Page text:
Bryan Caplan recently pointed out to a few of us that while many dating web sites offer to help you find matching romantic mates, there are far fewer friend finding helpers. We tend to collect friends informally, by liking the people we meet for other reasons, and especially friends of friends. But for mating purposes we are more willing to choose folks based on a list of their interests, an intro paragraph, a picture, etc. Why the difference?
The explanation that occurs to me is: We need mates more for their simple surface features, while we need friends more to serve as social allies in our existing social network. Since we need friends in substantial part to serve as allies in our social world, supporting us against opposing coalitions, it makes sense to draw our friends from our existing social world. And since we need mates more for their personal quality, e.g., good genes, youth, wealth, smarts, mood, etc., it makes sense to pick them more via such features.
Now if the personal qualities we sought in mates were difficult to discern and describe, dating web sites wouldn’t be very useful; we’d more want to rely on personal experience and on folks who know us well recommending others who they thought would match us well. And we do like to think that our mate (and friend) preferences are complex and subtle, not easily captured in a few match website entries. But in fact, I suspect, the truth is that we are more mating simpletons than we care to admit; we can actually find much of what we need to know about potential mates in a few simple items, especially the picture.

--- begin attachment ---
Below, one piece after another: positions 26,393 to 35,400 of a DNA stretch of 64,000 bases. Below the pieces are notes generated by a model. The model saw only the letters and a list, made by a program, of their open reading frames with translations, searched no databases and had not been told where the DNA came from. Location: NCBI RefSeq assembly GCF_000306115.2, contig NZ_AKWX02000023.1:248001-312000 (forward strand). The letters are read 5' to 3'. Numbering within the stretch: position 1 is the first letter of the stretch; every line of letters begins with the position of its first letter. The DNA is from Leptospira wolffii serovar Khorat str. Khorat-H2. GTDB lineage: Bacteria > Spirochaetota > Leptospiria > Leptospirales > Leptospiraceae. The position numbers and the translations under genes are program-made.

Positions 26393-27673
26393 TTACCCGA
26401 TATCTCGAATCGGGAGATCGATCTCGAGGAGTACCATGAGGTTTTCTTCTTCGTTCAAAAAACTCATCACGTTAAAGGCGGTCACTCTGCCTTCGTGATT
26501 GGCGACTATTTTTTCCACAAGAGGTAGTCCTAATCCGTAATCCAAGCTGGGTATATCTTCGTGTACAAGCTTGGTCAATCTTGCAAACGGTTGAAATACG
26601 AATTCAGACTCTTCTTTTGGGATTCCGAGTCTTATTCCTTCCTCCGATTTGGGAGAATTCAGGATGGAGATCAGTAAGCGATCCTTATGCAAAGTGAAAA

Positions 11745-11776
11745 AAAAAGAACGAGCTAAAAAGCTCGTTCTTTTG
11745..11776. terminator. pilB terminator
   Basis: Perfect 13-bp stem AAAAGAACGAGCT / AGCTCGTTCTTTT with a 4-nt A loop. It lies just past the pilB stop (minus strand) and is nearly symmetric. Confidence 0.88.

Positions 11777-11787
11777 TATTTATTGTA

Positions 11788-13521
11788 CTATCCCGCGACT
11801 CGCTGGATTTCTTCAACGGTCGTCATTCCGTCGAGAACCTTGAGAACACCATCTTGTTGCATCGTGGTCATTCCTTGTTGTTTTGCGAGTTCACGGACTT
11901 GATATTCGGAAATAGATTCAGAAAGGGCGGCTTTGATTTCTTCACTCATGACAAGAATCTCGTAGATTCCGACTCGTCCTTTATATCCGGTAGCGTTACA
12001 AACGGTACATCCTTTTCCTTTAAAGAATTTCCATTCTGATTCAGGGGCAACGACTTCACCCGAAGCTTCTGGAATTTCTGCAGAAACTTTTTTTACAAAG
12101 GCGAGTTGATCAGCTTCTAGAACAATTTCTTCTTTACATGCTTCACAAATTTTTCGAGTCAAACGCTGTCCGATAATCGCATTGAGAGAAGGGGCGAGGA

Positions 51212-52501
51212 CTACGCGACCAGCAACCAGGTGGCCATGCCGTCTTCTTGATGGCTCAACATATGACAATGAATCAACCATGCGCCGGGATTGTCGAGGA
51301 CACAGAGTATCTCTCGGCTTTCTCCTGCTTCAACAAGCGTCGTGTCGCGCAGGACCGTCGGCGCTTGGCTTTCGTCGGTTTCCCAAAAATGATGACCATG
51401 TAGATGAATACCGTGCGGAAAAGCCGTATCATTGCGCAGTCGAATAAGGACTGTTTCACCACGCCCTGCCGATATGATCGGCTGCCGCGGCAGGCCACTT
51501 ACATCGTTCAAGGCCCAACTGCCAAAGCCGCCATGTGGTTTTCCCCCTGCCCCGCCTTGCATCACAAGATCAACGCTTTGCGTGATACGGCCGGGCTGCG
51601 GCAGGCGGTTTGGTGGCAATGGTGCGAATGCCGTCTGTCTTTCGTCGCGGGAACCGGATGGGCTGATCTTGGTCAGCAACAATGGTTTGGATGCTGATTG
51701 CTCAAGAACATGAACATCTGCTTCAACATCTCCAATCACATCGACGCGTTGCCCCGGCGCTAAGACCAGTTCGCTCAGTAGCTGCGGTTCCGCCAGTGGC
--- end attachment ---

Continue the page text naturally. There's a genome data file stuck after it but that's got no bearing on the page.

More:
Added 1p: Many suggest the explanation is that friends are worth much less than mates because we can have many friends. But I value top friends similarly to top mates – am I unusual?
Added 15Aug: Al Roth weighs in.
Added 12Nov 2013: Now there is at least one friend match site: bigfriendo